“When developing sig bevs, make sure you’re able to reliably and cost-effectively source every ingredient,” says Achter. “You want to be sure that the drink can be made for as long as you have it on the menu and that your profit margins are consistent.”

To craft a cost-effective sig beverage, look at what is already available at the café. “If your café has a kitchen or shares space with a restaurant, consider how you can incorporate spent ingredients from other dishes into a sig bev,” says Ferrara. 

Photo by Steph Achter

Achter agrees. “Look at the ingredients you already have in the café and let them guide you. If the baker is zesting citrus for a pastry, what can you use the juice for? Which of your loose leaf teas would be great made into a syrup? Is there a bottle of fennel seeds or a bag of dried hibiscus gathering dust in the kitchen?”

Robinson emphasizes shelf stability as an essential factor for batching drinks. “Look at your recipe and understand what you can break down into a shelf-stable mix. Suppose your signature beverage involves tea, simple syrup, bitters, and a garnish. In this example, you can batch the simple syrup into the tea. The added sugars help make the tea shelf-stable and reduce the labor that goes into the workflow for constructing the drink.”

He also works to optimize ingredients for maximum efficiency. Inspired by the aphorism “when life gives you lemons, make lemonade,” he uses the example to demonstrate how a barista can use lemon in several ways to make base ingredients for a signature drink. “The lemon gets zested (for a lemon-salt garnish), peeled (for candied lemon peel garnish), then finally turned into lemonade. From this process, you’ve created three different ingredients that can be the staple of another signature beverage, thus lowering your production cost.”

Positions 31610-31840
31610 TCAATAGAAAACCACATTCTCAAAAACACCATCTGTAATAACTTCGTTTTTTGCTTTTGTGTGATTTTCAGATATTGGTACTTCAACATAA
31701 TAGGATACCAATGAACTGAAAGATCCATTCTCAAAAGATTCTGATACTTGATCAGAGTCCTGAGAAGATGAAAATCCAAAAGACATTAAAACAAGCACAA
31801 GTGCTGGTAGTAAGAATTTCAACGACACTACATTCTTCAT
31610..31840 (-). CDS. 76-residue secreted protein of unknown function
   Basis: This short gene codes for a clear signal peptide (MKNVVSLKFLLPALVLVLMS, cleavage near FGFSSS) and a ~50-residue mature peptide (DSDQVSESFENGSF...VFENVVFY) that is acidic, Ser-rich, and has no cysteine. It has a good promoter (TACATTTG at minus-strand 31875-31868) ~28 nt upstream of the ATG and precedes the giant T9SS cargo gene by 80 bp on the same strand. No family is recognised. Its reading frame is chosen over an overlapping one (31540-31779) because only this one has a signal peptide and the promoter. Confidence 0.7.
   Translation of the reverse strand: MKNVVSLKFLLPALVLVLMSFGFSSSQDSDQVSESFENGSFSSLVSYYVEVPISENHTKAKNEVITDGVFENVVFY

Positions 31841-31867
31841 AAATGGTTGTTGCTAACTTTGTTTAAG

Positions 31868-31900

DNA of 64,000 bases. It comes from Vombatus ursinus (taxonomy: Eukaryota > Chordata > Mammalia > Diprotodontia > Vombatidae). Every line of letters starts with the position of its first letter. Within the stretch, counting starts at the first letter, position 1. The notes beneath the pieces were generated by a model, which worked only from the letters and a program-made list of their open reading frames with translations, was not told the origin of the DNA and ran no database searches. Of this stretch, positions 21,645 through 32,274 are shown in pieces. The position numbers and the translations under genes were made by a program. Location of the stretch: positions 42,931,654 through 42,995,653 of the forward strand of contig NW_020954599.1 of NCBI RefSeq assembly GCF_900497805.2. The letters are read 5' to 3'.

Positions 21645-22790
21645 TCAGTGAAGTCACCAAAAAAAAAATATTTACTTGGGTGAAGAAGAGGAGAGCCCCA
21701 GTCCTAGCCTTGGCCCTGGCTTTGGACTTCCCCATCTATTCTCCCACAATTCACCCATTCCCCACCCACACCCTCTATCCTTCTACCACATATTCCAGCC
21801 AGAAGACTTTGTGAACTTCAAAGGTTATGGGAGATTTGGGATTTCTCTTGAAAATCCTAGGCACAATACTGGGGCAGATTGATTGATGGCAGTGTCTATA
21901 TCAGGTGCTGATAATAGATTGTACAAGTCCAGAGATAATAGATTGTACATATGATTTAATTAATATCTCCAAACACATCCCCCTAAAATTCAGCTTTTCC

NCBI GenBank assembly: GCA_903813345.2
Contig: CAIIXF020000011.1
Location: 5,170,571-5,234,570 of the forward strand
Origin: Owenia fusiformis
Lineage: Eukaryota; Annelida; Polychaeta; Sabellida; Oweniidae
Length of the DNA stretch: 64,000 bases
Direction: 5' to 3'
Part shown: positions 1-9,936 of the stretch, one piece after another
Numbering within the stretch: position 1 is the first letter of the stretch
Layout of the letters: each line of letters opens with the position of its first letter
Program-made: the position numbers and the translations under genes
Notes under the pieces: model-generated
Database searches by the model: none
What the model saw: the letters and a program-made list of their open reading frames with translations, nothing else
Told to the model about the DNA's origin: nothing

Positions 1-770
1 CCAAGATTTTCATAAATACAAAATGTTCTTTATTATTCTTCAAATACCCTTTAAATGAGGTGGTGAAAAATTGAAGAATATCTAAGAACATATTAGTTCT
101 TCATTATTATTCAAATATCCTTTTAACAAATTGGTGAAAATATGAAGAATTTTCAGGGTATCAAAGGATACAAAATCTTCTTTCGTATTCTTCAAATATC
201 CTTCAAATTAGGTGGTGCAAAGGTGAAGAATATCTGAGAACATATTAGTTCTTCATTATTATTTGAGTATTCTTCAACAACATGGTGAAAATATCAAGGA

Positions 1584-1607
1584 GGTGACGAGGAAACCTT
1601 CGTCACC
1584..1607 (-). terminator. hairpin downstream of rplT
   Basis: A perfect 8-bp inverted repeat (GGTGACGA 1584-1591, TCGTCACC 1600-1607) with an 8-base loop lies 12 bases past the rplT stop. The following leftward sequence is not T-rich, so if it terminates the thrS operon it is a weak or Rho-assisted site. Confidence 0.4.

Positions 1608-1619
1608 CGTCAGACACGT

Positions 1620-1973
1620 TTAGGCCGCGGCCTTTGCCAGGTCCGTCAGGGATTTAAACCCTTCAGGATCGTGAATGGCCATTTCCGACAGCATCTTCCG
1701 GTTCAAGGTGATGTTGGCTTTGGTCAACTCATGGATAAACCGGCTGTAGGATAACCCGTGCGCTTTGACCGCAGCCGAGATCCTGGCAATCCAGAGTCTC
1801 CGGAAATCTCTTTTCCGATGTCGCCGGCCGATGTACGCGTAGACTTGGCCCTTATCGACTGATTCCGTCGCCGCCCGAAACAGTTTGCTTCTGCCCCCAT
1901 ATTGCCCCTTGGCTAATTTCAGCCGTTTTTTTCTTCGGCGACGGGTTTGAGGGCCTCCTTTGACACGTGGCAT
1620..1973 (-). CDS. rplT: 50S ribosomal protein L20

Summer Flavors

What does summer taste like? A sig bev should pair well with the weather and the season’s vibe. 

The two primary tastes of summer from sig bev specialists I talked to were tropical and locally-inspired seasonal flavors. 

“I love tropical flavors like pineapple and mango, both of which are surprisingly delicious with coffee,” says Achter, “especially with an added kick from spices like cinnamon, ginger, allspice, and black pepper.”

Ferrara agrees, citing “citrus, melon, pineapple, coconut, and mint” as go-to ingredients. 

Photo by Steph Achter

Oregonians Kristina and Becca focus on what’s seasonal locally. “Wherever you are, there’s something to be said about following the principle ‘if it grows together, it goes together,’” they say. “Chamomile growing on the roadside during the morning commute draws inspiration for a new donut flavor, or greens grown by our friends at Wayward Acres get incorporated into our weekend bakes. Every day the area around us informs our creative process.” 

Robinson loves the locally-influenced starting points of cucumber, melon, and lemon-lavender combos. “Cucumber and watermelon are incredible summer thirst-quenchers that can take the sweet, salty, or spicy route in a drink,” he says. 

Sig bevs are a great way to add novelty to your menu, connect with seasonality, and expand revenue. If you want to add a sig bev to your menu for the first time, it may feel daunting, but all the ingredients are there. All it takes is a little experimentation and a sense of adventure.  

Cover photo courtsey of Steph Achter

RJ Joseph is a coffee writer focusing primarily on equity, workers’ rights, and structural alternatives to the status quo. She’s been a barista, a roaster, a green coffee grader and lab tech, and finally made coffee writing her full-time gig at Red Fox Coffee Merchants. In her decade in coffee, she’s also run a queer coffee events organization, written a blog on equity in coffee, and run a coffee satire website called The Knockbox. If you see her around, say hi.

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RJ Joseph

RJ Joseph is a coffee writer focusing primarily on equity, workers’ rights, and structural alternatives to the status quo. She’s been a barista, a roaster, a green coffee grader and lab tech, and finally made coffee writing her full-time gig at Red Fox Coffee Merchants. In her decade in coffee, she’s also run a queer coffee events organization, written a blog on equity in coffee, and run a coffee satire website called The Knockbox. If you see her around, say hi.